From The Greeley Tribune (Sharon Dunn):
A small team of Boulder graduate students and their professor hope to soon put an end to the mystery of what created a small magnitude earthquake on Saturday northeast of Greeley.
While the quake measured 3.4 in magnitude — barely enough to be felt and not enough to cause damage to structures — the coincidence of its proximity to wastewater injection wells has researchers pondering the potential of an oil and gas role.
Yes, it could be natural, scientists say. It’s not altogether impossible the Greeley area could have a natural earthquake — though there hasn’t been any such activity in a good 30 years.
A temblor of that size could happen anywhere in the country, seismologists say.
But recent years have proven throughout drilling fields in Ohio, Oklahoma and Texas that the connection between quakes and oil and gas wastewater disposal wells is rather strong.
That’s where University of Colorado at Boulder geophysics professor Anne Sheehan and her small team of graduate students come in. They spent the last several days deploying seismographs in and around what the U.S. Geological Survey determined was the epicenter of the quake believed to have originated five miles beneath the surface about four miles northeast of Greeley.
They “believe” only because the closest station to record tectonic activity is in Idaho Springs, 70 miles away.
The epicenter of the quake was a bit of an educated guess, as well as the depth. But based on what are called “felt reports,” in which area residents reported what they felt at the time of the earthquake, Sheehan has been able to zero in a little better on the area to get the best readings.
Having seismographs closer in the suspected area — which is near two injection wells — will help scientists get a better fix on the cause.
“I guess we wouldn’t have done this if we didn’t think there would be some small follow-up earthquakes,” Sheehan said. “It’s possible we won’t record anything of interest. One would hope there would not be any more earthquakes. But if there are, we will study them.”
In fact, just two hours after Saturday’s quake, there were three smaller tremors that followed, Sheehan said. One was 2.0 and the other two were 1.4 in magnitude. Those aren’t recorded at the USGS in Golden, which only tracks quakes of 2.5 magnitude and above.
Wastewater disposal wells take in produced water from fracking and drilling operations, a practice that has been going on for several years and which is practiced by a variety of industries.
There are about 150,000 injection wells across the country — 40,000 of which are for oil and gas waste, or “Class II” disposal wells. Weld County has 28 of them.
There were two injection wells in proximity to the epicenter of Saturday’s quake, one dug more than 8,700 feet deep and the other 10,700 feet. One is 20 years old, the other just two years old.
Colorado Oil and Gas Conservation Commission officials earlier this week said they were skeptical that the wells caused the quake because they believe the three historic well-related quake instances recorded in Colorado all shared one common characteristic: the point of injection was the epicenter of the quake.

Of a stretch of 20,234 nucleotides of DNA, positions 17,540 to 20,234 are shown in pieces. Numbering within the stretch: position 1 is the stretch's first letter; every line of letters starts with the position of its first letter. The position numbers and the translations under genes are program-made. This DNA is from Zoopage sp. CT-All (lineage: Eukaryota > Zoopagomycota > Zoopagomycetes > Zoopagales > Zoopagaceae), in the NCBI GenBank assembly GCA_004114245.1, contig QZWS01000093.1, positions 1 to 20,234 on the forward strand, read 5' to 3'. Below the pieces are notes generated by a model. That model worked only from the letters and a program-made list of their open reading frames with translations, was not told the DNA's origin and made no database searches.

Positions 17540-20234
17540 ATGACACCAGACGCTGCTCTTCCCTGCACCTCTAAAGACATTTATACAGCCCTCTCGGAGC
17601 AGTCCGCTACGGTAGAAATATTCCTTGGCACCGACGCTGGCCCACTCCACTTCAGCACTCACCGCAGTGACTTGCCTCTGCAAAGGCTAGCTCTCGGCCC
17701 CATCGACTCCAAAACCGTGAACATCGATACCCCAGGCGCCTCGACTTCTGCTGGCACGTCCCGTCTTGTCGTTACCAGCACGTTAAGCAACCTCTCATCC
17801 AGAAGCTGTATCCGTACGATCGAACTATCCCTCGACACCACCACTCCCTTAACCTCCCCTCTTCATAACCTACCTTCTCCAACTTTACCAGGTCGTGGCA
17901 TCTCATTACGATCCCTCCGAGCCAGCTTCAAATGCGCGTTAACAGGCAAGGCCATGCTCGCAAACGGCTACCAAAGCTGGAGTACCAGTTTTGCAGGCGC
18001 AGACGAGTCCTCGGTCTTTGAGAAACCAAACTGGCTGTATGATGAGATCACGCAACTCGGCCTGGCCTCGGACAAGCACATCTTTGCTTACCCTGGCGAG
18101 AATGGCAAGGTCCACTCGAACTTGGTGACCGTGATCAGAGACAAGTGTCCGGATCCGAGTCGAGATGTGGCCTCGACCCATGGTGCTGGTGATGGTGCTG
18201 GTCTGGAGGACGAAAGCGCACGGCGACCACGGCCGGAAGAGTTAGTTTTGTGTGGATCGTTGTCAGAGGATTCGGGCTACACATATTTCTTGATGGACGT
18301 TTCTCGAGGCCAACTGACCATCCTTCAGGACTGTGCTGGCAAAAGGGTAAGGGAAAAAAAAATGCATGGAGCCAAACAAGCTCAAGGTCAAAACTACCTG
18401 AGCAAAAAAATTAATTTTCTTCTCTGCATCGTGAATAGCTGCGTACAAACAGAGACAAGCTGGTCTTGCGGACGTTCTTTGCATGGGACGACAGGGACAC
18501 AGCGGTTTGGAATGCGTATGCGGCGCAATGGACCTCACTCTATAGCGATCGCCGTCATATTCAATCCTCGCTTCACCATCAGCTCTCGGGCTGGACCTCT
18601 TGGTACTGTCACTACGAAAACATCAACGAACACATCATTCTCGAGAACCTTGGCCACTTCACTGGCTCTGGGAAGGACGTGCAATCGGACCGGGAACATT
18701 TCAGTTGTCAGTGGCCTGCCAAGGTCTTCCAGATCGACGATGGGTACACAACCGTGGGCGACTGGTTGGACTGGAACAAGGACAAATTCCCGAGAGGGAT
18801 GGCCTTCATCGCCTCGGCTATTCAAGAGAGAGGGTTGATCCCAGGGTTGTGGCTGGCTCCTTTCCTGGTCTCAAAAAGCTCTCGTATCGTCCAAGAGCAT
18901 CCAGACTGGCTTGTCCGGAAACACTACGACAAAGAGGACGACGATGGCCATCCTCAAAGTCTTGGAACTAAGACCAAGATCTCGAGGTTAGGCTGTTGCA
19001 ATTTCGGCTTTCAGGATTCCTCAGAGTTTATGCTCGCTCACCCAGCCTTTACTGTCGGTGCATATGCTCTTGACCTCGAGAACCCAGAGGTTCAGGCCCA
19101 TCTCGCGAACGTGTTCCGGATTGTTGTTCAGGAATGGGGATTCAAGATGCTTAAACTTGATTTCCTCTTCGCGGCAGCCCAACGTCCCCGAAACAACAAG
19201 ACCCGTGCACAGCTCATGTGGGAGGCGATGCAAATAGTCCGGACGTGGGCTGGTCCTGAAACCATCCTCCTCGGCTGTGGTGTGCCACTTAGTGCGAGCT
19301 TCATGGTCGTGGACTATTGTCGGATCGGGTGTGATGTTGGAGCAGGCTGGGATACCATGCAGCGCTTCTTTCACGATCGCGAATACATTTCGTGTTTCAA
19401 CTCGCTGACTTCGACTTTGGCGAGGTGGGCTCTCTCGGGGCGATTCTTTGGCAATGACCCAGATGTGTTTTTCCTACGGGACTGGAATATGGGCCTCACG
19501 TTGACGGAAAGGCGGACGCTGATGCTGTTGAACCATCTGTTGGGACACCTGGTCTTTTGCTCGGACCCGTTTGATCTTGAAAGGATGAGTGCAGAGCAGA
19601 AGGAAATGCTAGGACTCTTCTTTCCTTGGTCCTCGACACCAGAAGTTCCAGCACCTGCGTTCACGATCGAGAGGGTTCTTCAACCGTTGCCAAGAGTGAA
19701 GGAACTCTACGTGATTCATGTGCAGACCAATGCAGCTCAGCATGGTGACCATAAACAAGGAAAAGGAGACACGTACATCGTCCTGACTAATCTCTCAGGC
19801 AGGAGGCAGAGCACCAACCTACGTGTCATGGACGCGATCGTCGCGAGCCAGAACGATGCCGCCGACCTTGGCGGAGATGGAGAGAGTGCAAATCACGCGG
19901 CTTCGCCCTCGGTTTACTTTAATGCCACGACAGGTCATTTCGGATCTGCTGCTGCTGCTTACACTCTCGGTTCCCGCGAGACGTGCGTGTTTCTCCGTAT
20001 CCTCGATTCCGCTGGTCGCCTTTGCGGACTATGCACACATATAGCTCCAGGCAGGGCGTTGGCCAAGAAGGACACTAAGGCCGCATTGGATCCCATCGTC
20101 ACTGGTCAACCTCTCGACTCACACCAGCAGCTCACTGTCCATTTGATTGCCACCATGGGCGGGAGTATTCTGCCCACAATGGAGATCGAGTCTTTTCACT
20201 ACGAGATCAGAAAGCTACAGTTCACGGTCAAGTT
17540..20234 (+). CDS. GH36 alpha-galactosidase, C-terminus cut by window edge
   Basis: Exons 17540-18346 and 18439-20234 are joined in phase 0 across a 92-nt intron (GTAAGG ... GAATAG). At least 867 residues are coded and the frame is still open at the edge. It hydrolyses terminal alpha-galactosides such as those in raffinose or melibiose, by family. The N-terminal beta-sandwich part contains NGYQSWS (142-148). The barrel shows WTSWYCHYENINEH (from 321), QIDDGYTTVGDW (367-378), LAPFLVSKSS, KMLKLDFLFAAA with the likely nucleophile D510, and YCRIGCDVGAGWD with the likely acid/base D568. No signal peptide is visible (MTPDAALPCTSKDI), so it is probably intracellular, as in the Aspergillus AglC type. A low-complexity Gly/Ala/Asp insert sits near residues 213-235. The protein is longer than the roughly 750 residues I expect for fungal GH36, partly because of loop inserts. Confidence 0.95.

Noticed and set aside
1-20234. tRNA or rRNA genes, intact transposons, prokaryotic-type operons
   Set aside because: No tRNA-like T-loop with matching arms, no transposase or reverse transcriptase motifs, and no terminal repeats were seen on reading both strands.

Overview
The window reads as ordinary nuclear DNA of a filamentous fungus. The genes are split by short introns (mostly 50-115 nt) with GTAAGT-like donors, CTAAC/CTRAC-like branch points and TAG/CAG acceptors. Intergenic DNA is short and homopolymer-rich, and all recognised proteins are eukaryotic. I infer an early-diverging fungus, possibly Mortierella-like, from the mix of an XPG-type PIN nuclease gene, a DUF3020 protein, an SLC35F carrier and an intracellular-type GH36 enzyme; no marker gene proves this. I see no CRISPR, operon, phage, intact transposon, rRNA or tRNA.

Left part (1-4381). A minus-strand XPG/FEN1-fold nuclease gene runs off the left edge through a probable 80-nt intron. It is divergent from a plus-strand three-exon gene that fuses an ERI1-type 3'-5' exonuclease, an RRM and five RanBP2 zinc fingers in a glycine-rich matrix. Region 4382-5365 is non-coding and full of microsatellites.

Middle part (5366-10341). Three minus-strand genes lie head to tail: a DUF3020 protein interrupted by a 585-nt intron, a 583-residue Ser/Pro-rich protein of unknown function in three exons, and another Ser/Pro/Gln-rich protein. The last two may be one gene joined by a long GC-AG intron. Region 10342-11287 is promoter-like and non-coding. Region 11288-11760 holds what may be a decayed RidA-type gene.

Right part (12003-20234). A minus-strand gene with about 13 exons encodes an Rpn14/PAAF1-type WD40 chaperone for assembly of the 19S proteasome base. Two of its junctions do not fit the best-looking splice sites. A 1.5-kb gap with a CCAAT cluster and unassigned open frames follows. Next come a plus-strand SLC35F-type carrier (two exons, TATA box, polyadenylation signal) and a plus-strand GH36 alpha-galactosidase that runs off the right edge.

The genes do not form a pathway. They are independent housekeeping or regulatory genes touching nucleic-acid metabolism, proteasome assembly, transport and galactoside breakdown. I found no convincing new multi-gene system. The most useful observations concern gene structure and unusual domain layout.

They said that wasn’t the case in Greeley.
But even that is difficult to measure, given the inexact measuring from 70 miles way, said Justin Rubinstein, a seismologist in Menlo Park, Calif., who has studied the increasing phenomenon of man-induced earthquakes for the last three years.
“As long as there is a pathway for the fluids to transfer, it doesn’t matter where you’re injecting,” Rubinstein said of the misconception on locations. “Faults are an incredible transmitter of fluids and fluid pressures. Just because earthquakes are occurring deeper than where injections are, there’s no reason to say they can’t be related.”
But, he said, there’s little proof of any cause at present, and he wouldn’t rule out a natural quake.
An injection well is dug 10,000 feet below the surface into very porous rock. The rate and volume of the water that is pumped in is governed by state and federal regulations.
Once pumped into the porous rock, the water disperses through that formation, allowing more water to be pumped in.
Sometimes the pressure of the water is such that it causes earthquakes in the existing faults.
The injection wells in question were those of High Sierra Water Services, which manages injections wells throughout Weld County and also recycles produced water for companies.
High Sierra also recycles produced water in an ever-growing amount, shipping it back out to the field for further use in drilling.
“We looked at our charts and we’re operating within the parameters of the well and it’s been operational for quite some time,” said Josh Patterson, operations manager for the company.
Sheehan said by studying whether any subsequent quakes are a result of injection wells potentially being drilled into faults, or the wrong rocks, or were simply overvalued in terms of volume and rate capacities, will help bring about better practices in the field.
“If we find out something useful about whether injection causes earthquakes, it might be something that the industry can use to do a better job of injecting, if that turns out to be a problem,” Sheehan said. “So maybe if they inject at lower volumes or spread it out more, it could be that there are things that we’ll learn that can help inform some sort of best practices.”
More oil and gas coverage here.